The most important feature of the fission process is of course the enormous energy release from each reaction. Another significant fact is that for each neutron absorbed in a fuel such as U-235, more than two neutrons are released. To maintain the chain reaction, only one in needed.
If losses of neutrons can be reduced enough the possibility exists for new fuel to be generated in quantities as large or even larger than the amount consumed a condition called "breeding".
In the ultimate and ideal breeder cycle all materials are recycled. There is a revival of interest in some level of recycling to help reduce radioactive waste and to use all fuel energy values.
All reactors produce new fissile material. However, most of them do this at the cost of consuming an even greater quantity of fissile fuel. A true breeder reactor produces more new fuel than it consumes.
Its effectiveness is measured by the breeding ratio B which is defined as the number of new fissile atoms formed per atom of existing fuel consumed. If B = 1 fuel is replaced, if B > 1 the amount of fuel is increased and if B < 1 there is a net decrease.
These reactors were considered to "breed"
more fissile material by neutron capture than was present in the original core loading, by surrounding the core with a blanket of "fertile"
material. The term "fast"
comes from the fact that the majority of the fission events are caused by fast neutrons, rather than slow or thermal neutrons. In fact no moderator is present at all to slow down the fast neutrons.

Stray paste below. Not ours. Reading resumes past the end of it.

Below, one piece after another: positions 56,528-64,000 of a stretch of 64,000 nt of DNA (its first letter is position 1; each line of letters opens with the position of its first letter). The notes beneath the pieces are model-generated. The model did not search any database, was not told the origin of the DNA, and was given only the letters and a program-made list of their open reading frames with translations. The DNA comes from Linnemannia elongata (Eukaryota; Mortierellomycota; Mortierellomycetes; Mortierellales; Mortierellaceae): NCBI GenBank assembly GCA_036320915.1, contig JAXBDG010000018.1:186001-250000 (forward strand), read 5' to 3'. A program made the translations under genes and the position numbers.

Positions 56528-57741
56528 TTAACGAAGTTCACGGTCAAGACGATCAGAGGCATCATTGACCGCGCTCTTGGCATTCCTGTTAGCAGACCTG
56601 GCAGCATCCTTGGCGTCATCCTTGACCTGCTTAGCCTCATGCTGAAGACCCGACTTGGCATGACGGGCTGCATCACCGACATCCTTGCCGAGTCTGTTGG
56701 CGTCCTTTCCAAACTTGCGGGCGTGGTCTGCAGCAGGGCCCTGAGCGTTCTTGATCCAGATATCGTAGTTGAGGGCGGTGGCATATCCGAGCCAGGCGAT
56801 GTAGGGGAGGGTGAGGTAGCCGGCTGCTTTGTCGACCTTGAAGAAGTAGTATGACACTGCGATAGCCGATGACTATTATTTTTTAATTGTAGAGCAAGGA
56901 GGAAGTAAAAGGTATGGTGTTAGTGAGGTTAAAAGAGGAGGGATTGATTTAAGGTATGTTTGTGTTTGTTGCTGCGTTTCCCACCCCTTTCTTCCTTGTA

Almost all fast breeder reactors are cooled by liquid sodium rather than water. Examples of this type of reactor are the Enrico Fermi 1 station near Monroe, Michigan, now decommissioned; the prototupe fast reactor at Dounreay scotland; and the Phenix and super-phenix reactors in France.
Breeder reactor are advanced type of nuclear reactor for generating electrical power and converting non-fissile uranium U-238 into fissile Plutonium-239 by neutron bombardment. The later is a highly desired artificial radioactive isotope that is very fissile and can be used as a fuel in NPPs or as the principal explosive material in fission nuclear weapons.
A nuclear breeder reactor produces fuel in the process of consuming it. India has expressed massive interest in developing effective thorium breeder nuclear reactors. In 2008, it stated that by 2050 it planned to meet 30% of its energy demands via thorium reactors.
Thermal breeder reactors primarily operate on the basis of neutron absorption by fertile isotopes in a thermal spectrum, producing more fissile fuel than they consume. Earlier studies on breeders have shown that the absorption cross-section is an important factor in choosing fertile material for the core.
The fact that Th-232 breeds U-233 through neutron absorption and successive beta decays with higher neutron absorption cross-section than U-238 was an overriding factor favoring thorium in thermal breeders.
The incorporation of some low enriched uranium provides another safety advantage relative to all thorium fuel because the lower absorption cross-section for epithermal neutrons in pure Th-232, reduces the negative power co-efficient in case of a power transient. But too much uranium in the fuel will result in a higher concentration of plutonium produced by the fertile isotope U-238.
In a thermal breeder reactor of the suggested design, the low enriched fuel reaches high burn-up and achieves higher Pu-240/Pu-239 ratio for the EOC fuel. The blanket with half the size of the driver also breeds only reactor-grade plutonium in lower quantity.